The first page of all three versions of the complaint, the one on file with the Clerk and those submitted by the parties in connection with the instant motion, indicates that the plaintiff is bringing an action for employment discrimination pursuant to Title VII of the Civil Rights Act of 1964, the Age Discrimination in Employment Act of 1967 ("ADEA") and the Americans with Disabilities Act of 1990 ("ADA"), all as amended.
The second page of the complaint on file with the Clerk and the one served on the defendant is identical. However, while those two versions indicate that the defendant's business is located in "Manhattan" County and that the plaintiff was employed by the defendant in "Manhattan" County, the spaces where this information should be inserted are blank in the version of the complaint submitted by the plaintiff's counsel with her affirmation.
Page three of the version of the complaint filed with the Clerk and the one served on the defendant indicates that the defendant discriminated against the plaintiff on her "[ T] disability Lupus, hypertehsnion and heart." The version of the complaint submitted by the plaintiff's counsel indicates that the defendant discriminated against the plaintiff on her "[ T] disability ______________," but does not contain the rest of the relevant text found in the other two versions of the complaint. The Court also notes that, although the text of the versions of the complaint filed with the Clerk and served on the defendant is the same, the handwriting and punctuation are not, indicating that this page has been altered.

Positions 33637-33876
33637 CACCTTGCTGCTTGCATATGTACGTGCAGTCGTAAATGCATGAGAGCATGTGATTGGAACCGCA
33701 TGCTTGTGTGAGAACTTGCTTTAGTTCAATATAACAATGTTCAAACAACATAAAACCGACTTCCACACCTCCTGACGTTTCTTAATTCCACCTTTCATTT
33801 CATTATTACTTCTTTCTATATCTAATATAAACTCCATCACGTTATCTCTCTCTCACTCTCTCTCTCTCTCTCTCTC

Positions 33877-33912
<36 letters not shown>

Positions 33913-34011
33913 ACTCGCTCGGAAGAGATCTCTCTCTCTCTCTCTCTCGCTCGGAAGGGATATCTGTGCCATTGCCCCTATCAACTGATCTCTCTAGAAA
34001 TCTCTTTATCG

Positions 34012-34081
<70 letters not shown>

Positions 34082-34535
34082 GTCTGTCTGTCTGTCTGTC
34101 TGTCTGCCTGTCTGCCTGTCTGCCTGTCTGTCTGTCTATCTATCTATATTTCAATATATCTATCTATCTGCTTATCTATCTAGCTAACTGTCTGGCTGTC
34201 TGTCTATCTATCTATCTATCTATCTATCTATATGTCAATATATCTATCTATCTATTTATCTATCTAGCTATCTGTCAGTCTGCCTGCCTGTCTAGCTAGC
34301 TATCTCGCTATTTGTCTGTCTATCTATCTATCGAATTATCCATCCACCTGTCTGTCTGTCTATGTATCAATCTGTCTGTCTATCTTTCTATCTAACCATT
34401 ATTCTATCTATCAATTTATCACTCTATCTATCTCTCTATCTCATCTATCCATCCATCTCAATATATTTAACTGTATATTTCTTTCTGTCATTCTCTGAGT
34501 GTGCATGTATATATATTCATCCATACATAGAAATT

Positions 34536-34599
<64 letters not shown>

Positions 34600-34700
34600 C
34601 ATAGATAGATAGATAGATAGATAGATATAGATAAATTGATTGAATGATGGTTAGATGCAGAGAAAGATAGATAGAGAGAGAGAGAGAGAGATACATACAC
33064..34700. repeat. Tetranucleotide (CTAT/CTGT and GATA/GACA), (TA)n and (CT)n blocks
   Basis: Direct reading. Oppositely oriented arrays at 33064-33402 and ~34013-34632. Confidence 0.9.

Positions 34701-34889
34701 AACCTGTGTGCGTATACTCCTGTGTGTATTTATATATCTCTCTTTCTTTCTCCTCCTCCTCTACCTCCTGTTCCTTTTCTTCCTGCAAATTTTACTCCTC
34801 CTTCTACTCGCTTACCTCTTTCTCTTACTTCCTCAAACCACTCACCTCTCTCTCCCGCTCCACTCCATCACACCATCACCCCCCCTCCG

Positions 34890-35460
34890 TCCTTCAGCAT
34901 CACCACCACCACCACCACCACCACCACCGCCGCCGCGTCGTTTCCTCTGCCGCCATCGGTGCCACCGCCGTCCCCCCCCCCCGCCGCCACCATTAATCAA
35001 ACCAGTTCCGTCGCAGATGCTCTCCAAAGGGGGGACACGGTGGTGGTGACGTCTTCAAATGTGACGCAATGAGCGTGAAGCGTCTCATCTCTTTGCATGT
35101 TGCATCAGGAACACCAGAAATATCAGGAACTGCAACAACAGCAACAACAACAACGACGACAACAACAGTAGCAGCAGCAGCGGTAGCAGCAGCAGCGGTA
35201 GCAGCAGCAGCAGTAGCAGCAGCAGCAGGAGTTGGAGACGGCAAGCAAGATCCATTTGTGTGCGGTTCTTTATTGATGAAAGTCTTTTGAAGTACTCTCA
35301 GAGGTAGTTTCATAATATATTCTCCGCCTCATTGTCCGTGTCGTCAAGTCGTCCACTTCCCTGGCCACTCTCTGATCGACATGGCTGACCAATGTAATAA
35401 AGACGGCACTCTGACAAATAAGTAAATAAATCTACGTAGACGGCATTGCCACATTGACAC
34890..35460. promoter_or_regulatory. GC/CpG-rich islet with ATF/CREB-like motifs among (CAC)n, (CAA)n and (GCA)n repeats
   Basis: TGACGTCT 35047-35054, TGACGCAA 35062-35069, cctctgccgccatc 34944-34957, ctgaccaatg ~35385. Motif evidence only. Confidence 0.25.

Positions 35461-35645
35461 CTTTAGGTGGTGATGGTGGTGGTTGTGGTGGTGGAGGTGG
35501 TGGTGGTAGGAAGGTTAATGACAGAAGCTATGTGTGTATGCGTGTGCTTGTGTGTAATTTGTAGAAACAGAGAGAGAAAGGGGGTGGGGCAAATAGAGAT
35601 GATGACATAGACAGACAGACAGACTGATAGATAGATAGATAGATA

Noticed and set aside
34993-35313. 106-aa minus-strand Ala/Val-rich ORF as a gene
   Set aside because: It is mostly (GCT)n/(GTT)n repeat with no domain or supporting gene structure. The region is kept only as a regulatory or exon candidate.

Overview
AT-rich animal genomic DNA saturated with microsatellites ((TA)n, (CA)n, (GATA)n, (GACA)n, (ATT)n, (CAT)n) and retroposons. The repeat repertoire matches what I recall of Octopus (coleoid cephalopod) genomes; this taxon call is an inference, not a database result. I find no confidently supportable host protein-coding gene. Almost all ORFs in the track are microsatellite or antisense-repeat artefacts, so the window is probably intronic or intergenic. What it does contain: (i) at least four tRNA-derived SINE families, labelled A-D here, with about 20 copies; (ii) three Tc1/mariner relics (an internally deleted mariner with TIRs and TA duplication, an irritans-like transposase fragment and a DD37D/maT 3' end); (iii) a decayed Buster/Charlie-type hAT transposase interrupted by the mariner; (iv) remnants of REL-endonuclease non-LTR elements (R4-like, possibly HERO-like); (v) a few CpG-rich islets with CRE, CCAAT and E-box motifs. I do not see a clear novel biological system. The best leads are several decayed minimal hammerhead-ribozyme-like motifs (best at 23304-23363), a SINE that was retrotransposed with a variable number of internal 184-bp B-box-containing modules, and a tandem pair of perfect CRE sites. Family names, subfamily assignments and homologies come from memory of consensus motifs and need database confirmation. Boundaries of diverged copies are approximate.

Page four of the complaint also contains discrepancies. The version of the complaint filed with the Clerk indicates the following:
8. The facts of my case are as follows:
Enclosed are documents/facts as they pertain to denial of benefit[t] election- See Exhibit 1- ERISA 502A Enclosed are documents/facts as they pertain to discrimination due to disability, color & race- see exhibit 2.